Namaste from India! We came, we saw, we conquered! Not exactly….but we moved and have settled in the world’s largest democracy. Thanks to professional movers, good airline service and support received from my employer in transit accommodation, I couldn’t have asked for a smoother move!
I can’t help but wonder about how integrated the world and transportation services are that people are able to move 10,000 miles and things fall in line like ordering a drive-through breakfast at your local McDonald’s. But that’s how the world moves these days.
After settling in, I wanted to get assimilated in my adopted residence. Food is a good place to start.
We use yoghurt quite a lot in our meals. So, I ventured out in search of a plain yoghurt. First, nobody in the nearby small stores I visited understood what yoghurt was. The rare store that understood pointed me to the flavored, single-serve variety (from well-known brands) that I wasn’t looking for. The most common name for plain yoghurt here is curd.
I bought this half-a-litre plastic-sealed package weighing a little over a pound of yoghurt for just 34 rupees, that is about $0.52.
The yoghurt was simply so delicious that I just had to understand how they make it. My analytical mind wanted to get deeper into the supply chain behind this delicious product here. I found out two main reasons why the yoghurt here tastes so good.
First, it is made fresh and they do daily deliveries to area stores. Though it has a claimed shelf-life of 15 days, hardly anyone consumes it so late after it is made.
The Indian consumer habit is to make yoghurt everyday using boiled milk mixed with a teaspoon or so of the previous day’s yoghurt in it to get the process started. In 6 hours or so (most do it overnight), a fresh batch of home-made yoghurt is ready for consumption!
Second, they use a bacterial strain called acidophilus to curdle the milk. I am told that the strain used in tropical countries like India is different from the bacterial strain used in North America to make yoghurt. This gives a different consistency and flavor to the yoghurt. Whatever it is, go acidophilus!
OK, I can hear you go Damn, get off your yoghurt obsession! Move on.
This country uses WhatsApp as much as Americans use toilet paper.
Everybody is on it. Almost every local merchant or small service provider wanted to get my mobile number so they could ‘WhatsApp me’ on essential goods to be bought or services to be delivered. To give you an idea of how pervasive this is, my car driver has started sending me inspirational ‘Good Morning’ messages on WhatsApp every day! As cute as it felt initially, I am starting to get tired of it.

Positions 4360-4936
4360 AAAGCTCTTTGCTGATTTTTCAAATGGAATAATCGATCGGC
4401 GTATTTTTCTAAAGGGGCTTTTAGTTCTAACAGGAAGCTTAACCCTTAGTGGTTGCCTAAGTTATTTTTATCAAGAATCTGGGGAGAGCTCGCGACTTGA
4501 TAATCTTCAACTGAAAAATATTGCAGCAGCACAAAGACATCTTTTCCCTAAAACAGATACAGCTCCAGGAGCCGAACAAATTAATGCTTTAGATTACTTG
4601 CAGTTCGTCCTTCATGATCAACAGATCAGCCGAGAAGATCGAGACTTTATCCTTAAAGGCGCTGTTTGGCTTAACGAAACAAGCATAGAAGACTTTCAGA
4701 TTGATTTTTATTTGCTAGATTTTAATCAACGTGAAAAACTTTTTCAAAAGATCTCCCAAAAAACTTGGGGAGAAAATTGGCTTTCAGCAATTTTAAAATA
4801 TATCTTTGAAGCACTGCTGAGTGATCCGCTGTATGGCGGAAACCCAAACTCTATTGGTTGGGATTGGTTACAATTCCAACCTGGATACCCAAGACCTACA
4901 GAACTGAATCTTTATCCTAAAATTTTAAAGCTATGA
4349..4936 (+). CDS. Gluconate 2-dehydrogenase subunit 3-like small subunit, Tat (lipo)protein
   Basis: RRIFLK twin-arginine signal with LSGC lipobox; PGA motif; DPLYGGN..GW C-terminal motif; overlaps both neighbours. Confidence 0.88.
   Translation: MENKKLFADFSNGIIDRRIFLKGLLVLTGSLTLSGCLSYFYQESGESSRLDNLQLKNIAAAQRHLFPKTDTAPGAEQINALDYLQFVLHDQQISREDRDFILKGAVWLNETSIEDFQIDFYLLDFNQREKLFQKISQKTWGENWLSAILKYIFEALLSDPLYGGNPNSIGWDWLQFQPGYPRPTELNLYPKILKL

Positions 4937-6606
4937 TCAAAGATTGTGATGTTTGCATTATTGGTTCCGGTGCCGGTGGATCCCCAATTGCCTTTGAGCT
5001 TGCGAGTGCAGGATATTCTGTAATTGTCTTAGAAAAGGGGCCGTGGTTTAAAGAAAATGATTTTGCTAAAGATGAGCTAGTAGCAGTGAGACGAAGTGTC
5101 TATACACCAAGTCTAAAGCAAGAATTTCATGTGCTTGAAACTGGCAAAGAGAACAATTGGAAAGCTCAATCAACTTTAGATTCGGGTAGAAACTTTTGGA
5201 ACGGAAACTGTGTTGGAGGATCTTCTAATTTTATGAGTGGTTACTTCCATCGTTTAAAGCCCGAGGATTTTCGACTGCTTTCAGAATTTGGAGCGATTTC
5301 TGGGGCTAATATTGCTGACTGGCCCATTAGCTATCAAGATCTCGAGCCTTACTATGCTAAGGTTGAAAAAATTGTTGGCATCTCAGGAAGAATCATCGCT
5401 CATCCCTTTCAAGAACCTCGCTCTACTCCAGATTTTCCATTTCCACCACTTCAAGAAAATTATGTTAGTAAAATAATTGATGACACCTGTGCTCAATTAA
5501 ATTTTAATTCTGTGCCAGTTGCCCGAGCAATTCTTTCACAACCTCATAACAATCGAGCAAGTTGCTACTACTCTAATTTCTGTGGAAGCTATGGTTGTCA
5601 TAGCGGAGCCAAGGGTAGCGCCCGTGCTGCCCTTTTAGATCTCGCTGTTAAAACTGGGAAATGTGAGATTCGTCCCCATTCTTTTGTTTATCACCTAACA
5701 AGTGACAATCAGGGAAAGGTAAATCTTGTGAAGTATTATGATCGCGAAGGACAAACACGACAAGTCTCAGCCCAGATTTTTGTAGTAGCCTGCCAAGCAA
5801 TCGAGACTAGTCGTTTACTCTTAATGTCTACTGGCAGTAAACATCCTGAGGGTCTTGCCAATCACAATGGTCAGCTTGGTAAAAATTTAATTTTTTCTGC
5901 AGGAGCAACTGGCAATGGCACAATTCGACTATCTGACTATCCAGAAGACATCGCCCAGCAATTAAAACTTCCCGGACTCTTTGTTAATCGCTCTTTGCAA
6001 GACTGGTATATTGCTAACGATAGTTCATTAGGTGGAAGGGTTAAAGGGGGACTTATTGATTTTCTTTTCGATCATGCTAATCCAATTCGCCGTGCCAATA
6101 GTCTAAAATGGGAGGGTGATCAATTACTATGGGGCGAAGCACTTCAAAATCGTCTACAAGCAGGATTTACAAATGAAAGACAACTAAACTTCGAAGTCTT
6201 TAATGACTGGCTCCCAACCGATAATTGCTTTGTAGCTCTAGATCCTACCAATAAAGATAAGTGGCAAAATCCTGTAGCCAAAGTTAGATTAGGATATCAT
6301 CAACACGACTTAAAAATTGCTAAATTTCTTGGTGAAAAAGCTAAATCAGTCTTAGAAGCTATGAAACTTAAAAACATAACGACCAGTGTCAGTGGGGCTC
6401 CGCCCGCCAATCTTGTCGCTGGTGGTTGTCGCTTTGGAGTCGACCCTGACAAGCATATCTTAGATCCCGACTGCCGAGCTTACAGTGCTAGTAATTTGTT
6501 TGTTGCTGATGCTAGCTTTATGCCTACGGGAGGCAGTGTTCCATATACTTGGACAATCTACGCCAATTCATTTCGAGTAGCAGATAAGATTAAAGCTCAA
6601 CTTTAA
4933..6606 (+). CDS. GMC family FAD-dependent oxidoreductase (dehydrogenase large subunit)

Speaking of toilet paper, that isn’t the primary choice here. My family is getting used to the “health faucet”, which is a flexible bidet that gushes pressurized water for cleaning your ‘posterior orifice’, after you complete the ‘evacuation’. The soft jet of water hitting the right spot feels uniquely comforting in a way. Sorry, I wanted to say this in the least offensive way possible. 😊
In short order, thanks to WhatsApp, we were hooked up with home-delivery grocery stores, furniture stores, appliance outlets, and apps/websites for utility payment services for phone, electric, cooking gas etc. Even banks come to your home to get your account opened.
All the magic happens without you running around because of the huge number of “two-wheelers” (scooters, bikes) on Indian roads. Most of them are employees delivering products or services for customers, and those simply commuting to their workplaces.
The thing that strikes most people who spend any time in India is that there is constant activity everywhere. People are always on the move, wanting to make a better life for themselves and their families. They are friendly but always in a hurry. Perhaps that growth is understandable given the data that Wall Street Journal shared recently:
This is the world’s fastest growth market for cars, even luxury cars – BMW and Mercedes have had their best percentage growth in India in recent years compared to any other country. I do wonder where will all those cars go, given the already congested roads.
Of course, there is still a lot of poverty but the middle class is booming and the rich are getting richer. Rapid economic growth is driving people at the higher levels of income towards global standards of affluence. Most of the world’s major airlines each have 20+ daily flights from major Indian cities to the rest of the world, and most of them are nearly full as I have often observed.